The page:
The More You Code: Codecademy

Computers have always intimidated me.

Frustrated Computer

Not in the way that I can’t use them or have extreme difficulty navigating their interfaces, more so in the way that I don’t know what is happening behind the surface of them.

I wouldn’t say that I am afraid of computers – I just don’t trust them.

In films only the “techie nerds” are able to hack a computer system, reprogram confidential software and override a security breach to save the day. The rest of the team just trusts that the “techie” can clear the way before they send the main heroes in. This type of media in addition to societal influence, I have always assumed that I was not gifted with the “techie” part of my brain that would let me be the undercover hero. Because somewhere along the long I associated my intelligence and competence with technology and decided that I didn’t make the geek squad.

That is why I loved working with Codecademy.

Without any of this sounding too much like an infomercial I will explain my experience.

It was simple, easy to use software that enabled as opposed to disabled. You can easily go back and look over different skills if you get stuck on a task or unit. The program is forcing you to learn and engage with technology but I never felt like I was stupid – or lacked the intelligence to learn. After almost completing a unit on web design, I can honestly say that I have a much better grasp of the going on behind the screen and am even on my way to building my own!  Sure, of course there are people that will pick it up faster and easier that others, but that’s the same for every skill that you learn. The speed in which you learn something does not determine your competence of the subject. In the case of coding, you are learning a new language and the syntax that comes with it from scratch. How can you expect yourself to be an expert when it has taken you years to speak the English language? Give yourself a break and trust your intelligence, future coders.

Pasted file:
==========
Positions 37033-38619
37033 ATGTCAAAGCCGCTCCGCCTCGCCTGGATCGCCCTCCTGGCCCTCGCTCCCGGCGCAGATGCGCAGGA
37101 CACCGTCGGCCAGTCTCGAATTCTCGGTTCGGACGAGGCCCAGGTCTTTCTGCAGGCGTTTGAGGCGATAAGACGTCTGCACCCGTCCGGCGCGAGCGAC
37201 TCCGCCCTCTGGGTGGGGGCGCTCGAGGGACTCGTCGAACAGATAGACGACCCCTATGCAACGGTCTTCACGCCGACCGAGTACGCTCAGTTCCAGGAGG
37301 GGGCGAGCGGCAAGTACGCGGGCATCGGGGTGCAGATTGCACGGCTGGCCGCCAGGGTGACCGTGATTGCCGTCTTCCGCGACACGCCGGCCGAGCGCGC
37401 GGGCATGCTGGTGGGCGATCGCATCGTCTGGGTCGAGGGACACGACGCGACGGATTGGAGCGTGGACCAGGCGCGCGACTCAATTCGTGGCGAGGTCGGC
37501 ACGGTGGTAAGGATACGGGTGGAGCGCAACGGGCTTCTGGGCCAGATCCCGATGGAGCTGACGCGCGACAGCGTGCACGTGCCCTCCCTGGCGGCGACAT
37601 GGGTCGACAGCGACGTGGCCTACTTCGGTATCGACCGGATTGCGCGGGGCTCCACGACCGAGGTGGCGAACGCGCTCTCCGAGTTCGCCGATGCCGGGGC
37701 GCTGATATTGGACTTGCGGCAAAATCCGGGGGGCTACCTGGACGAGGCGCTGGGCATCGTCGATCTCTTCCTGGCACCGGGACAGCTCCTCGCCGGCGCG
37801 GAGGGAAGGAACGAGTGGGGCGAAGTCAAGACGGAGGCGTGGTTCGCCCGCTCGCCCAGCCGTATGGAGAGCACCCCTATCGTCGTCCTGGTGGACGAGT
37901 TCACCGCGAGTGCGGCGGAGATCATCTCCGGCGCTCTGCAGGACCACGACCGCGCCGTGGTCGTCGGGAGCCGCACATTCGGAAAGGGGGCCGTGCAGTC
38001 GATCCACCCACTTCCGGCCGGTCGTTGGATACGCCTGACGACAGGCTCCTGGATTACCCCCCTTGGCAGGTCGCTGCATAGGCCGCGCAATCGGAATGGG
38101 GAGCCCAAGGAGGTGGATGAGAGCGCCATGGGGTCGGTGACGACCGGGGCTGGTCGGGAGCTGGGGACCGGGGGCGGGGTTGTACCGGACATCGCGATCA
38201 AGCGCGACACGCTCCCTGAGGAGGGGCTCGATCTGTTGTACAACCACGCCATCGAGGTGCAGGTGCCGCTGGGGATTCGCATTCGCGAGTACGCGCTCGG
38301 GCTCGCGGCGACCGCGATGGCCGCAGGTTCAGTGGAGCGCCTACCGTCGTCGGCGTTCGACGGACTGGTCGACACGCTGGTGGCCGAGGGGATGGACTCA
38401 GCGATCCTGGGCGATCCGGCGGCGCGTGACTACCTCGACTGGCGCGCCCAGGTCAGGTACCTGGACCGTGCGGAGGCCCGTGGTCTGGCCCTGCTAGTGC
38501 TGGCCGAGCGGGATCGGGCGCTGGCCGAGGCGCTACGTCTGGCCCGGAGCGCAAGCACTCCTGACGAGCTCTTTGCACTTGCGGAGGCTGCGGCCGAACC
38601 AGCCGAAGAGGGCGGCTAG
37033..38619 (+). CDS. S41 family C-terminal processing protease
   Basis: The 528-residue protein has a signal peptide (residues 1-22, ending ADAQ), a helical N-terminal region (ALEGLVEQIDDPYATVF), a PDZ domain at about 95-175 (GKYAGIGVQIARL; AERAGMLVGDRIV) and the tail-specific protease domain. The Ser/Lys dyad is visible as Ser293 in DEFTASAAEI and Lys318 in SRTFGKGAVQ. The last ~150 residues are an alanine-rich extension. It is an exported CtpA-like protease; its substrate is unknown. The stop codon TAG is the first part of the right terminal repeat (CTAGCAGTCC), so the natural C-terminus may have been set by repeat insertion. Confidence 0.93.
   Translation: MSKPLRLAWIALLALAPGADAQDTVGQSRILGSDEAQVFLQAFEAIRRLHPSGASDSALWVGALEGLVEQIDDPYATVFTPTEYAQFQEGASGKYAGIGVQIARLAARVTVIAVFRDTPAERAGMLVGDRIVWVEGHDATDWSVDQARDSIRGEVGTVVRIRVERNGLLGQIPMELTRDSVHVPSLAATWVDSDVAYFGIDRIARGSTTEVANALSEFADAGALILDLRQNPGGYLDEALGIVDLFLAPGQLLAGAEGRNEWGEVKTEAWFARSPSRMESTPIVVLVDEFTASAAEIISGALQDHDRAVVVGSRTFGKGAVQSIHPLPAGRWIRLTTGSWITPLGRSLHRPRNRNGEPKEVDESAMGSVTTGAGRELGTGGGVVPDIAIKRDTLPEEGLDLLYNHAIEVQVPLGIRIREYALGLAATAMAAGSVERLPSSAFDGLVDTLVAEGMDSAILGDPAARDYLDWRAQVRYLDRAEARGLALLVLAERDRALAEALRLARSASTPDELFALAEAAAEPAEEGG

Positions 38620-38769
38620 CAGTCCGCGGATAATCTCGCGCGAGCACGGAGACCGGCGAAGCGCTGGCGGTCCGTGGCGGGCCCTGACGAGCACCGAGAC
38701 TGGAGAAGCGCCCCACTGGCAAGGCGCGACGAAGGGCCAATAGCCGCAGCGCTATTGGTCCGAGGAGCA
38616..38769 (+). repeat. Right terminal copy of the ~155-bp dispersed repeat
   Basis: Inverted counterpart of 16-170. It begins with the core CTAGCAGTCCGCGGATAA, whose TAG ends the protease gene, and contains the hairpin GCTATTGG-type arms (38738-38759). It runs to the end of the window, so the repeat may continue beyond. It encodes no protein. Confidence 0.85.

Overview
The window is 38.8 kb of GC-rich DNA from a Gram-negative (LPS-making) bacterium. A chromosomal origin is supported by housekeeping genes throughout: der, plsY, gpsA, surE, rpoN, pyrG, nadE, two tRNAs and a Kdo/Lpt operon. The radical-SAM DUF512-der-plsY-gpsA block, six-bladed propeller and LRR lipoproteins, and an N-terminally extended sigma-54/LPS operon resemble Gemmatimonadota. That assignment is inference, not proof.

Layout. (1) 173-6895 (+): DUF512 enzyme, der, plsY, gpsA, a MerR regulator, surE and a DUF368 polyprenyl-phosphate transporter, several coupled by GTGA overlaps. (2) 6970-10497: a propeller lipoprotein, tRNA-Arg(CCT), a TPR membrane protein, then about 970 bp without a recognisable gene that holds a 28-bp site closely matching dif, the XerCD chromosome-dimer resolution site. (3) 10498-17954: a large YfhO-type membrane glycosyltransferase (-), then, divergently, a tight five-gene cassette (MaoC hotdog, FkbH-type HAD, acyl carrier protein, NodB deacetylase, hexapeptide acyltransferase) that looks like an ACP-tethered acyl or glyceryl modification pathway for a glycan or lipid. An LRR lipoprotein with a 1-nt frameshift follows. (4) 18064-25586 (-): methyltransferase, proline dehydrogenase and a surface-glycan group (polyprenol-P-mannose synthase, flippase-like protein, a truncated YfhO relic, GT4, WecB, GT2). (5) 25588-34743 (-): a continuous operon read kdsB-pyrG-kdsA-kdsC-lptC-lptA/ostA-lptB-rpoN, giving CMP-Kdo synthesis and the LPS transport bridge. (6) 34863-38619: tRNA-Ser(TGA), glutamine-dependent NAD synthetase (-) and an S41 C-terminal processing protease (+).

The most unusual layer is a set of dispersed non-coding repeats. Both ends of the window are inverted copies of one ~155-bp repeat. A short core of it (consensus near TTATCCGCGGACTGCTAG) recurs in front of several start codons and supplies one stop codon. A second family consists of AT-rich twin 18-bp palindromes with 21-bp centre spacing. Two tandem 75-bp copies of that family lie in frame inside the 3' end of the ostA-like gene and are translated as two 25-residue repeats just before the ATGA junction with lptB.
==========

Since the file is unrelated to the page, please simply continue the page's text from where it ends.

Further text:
Once you have all those tools, it is up to the creativity of the individual to build new and innovative materials.

But this software is meant to give the skills to anyone (provided you have access to a computer and the internet) It doesn’t matter gender, age, demographic or previous experiences. Anyone can proceed in an environment they are comfortable learning in. So yes the interface is good, and skill building is good and the pacing, layout and language is all good, but this is more than just earning badges (although look at all my badges)…



Screen shot 2015-11-30 at 12.25.50 PM

This is about empowering everybody to engage with technology. In the words of Justin Trudeau – this is 2015. And in 2015 we are all techies. We just need to believe that our intelligence is not limited by stereotypes but the mindset we project. Coding is not reserved for the smartest people in the room. Coding is for anyone who has the ambition and time to learn.

Digitally yours,
Digital Guru




So You Want to Appeal to the Masses, eh?